This Queer House, Vol 9: End of Year Mailbag

It’s December, which means another year is almost in the books. Here at This Queer House, we’ve had some ups (my dining room furniture looks great!) and some downs (one word: caulk).

To finish the year off strong, I took to twitter to answer your burning DIY questions.

Question one is from @mchodora, who writes, “I need help rewiring a lamp. Please!”

Let me tell you what, the idea of rewiring a lamp is a lot more daunting than doing the actual thing. I borrowed an old, out of order lamp from a neighbor, and the whole project took well under an hour. Here’s how I did it:

What You’ll Need:

  • Lamp
  • Rewiring Kit – I accidentally bought a lamp-making kit, which came with a whole bunch of parts I didn’t need. All you really need is a new cord and socket and you should be able to reuse the old hardware.
  • Pliers – I like using needle nose, for dexterity.
  • Wire cutters – Many pliers have built-in wire cutters, so be sure to check.
  • Screwdriver

What To Do:

1. Take off the shade and remove the lightbulb. If it’s an older lamp, like the one I was working on, you might need to use some WD-40 and pliers to get the top cap off.

2. Remove the socket sheet and pull out the old socket. The socket sheet should just slide right off. I was able to pull the socket out of the socket cap easily, but you may need to use your screwdriver and gently pry it out.

3. Cut the cord and remove it.

4. Thread the new cord through. My lamp was a bit tall and tricky to get the cord through, so I took it all apart.

5. Reassemble the lamp (optional). If you took your lamp apart in step 4, now is the time to put it back together up to the socket cap.

6. Tie an underwriter’s knot with the cord extending out of the socket cap. I had absolutely no idea what this was, or how to do it, but I found a woman on YouTube who showed me how. She is lovely!

Halfway to an underwriter’s knot.

7. Identify the neutral conductor. Your kit should tell you which one it is. My kit claimed that one conductor had ribbing on the insulation, but tbh they both kind of looked ribbed. I asked my wife for a second opinion and she said, “Yeah, I think you’re probably right, but it’s a 50/50 chance anyway – just go for it.” Wise words when dealing with electrical work, indeed.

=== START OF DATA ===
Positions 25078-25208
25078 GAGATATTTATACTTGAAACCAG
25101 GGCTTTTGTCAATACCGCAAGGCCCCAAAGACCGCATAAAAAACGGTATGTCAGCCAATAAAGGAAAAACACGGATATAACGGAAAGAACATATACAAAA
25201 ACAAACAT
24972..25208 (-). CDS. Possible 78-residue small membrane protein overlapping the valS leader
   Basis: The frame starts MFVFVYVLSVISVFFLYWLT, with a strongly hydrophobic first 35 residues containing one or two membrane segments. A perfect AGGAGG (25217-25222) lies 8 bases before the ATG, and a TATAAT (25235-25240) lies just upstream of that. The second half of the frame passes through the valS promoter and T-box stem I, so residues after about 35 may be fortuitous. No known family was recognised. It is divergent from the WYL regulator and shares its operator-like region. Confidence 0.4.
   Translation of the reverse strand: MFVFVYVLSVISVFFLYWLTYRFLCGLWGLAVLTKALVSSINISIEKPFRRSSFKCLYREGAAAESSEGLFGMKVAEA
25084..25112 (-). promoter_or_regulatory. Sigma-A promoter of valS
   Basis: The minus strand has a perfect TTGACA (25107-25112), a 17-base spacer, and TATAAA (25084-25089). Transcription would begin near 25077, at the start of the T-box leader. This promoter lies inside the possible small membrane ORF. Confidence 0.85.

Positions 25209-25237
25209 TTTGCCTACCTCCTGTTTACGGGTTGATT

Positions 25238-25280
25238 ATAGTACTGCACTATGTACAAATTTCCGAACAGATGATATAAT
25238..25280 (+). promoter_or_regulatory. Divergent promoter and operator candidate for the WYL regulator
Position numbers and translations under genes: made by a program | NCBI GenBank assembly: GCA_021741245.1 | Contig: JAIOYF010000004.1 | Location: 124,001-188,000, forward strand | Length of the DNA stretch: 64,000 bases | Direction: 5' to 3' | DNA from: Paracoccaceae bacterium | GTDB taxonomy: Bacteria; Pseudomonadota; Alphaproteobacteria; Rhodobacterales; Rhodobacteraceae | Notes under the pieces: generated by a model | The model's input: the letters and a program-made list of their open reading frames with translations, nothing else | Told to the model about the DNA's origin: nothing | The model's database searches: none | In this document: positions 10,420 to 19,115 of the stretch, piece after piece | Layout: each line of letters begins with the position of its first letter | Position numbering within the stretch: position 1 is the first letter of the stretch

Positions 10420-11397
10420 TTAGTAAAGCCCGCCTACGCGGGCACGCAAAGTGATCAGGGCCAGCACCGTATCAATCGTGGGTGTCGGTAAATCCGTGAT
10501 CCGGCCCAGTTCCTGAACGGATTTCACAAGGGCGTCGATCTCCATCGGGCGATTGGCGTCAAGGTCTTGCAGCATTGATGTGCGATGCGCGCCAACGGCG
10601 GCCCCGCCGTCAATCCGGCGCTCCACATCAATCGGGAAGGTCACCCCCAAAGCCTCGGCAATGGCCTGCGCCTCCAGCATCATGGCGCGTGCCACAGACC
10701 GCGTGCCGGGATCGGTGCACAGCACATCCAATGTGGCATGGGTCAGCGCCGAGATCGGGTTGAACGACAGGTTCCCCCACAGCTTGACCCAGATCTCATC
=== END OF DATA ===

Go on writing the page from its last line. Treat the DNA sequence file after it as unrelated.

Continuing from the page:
8. Connect the wires. Again, consult your kit here because they should tell you which wire should go to which screw. Loosen up the screws, wrap the conductors around, and then tighten the screws up.

9. Push the socket into place and cover it with the socket sleeve. That’s it! All that’s left to do is grab a bulb and plug it in.

The next question comes from @33katiek: “Love this column! I’d also love to know how to replace moldy silicone between my vanity unit and the tile backsplash!”

Katie, just reading this question gave me intense flashbacks to a column I wrote a few months back where I replaced the caulk in my bathtub. Assuming what you need to do is similar to that, I’ll direct you there and let you learn from my mistakes.

Our final mailbag question, from @lucyhallowell, asks, “how do you stop a toilet from running?”

This actually happened to our toilet recently, and it wasn’t too difficult to get it to stop. Here are some possible fixes:

    • Check the fill tube. If something is wrong with the connection of the fill tube, the tank might not properly fill up. Check to make sure the tube is firmly secured onto the fill valve and that it sticks up about an inch out of the overflow tube.

    • Adjust the float. If your float is set too high, it could cause water to spill back into the overflow tube and make the toilet keep running. The float should be easily adjustable – look for a clip to squeeze.

    • Check the flapper chain. Ideally, the chain should connect the flush rod (the piece that attaches to the actual handle on the outside) to the closed flapper (the red seal on the bottom of the tank) with just a little bit of slack.
    • Replace the flapper. This is what we had to do to fix out toilet, which would run intermittently, and it seems to be a common issue. If the flapper doesn’t seal thoroughly, the water will leak through slowly and cause the toilet to run. We weren’t able to match the type of flapper exactly, but buying a universal replacement has done the trick. Flappers are easy to install – most snap right on.

Well that’s it for This Queer House in 2017. I’ll see you with more DIY tips/projects/lessons in 2018!


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Jenna is a designer and writer who lives in Boston with her wife, Stephanie, and their two cats, Flapjack and Ellie. She is very passionate about fictional queer women, interspecies friendships, and food. She’s still hanging onto a semi-impressive DVD collection. Just in case, you know? You can find Jenna on twitter, instagram, or check out her design website.

Jenna has written 29 articles for us.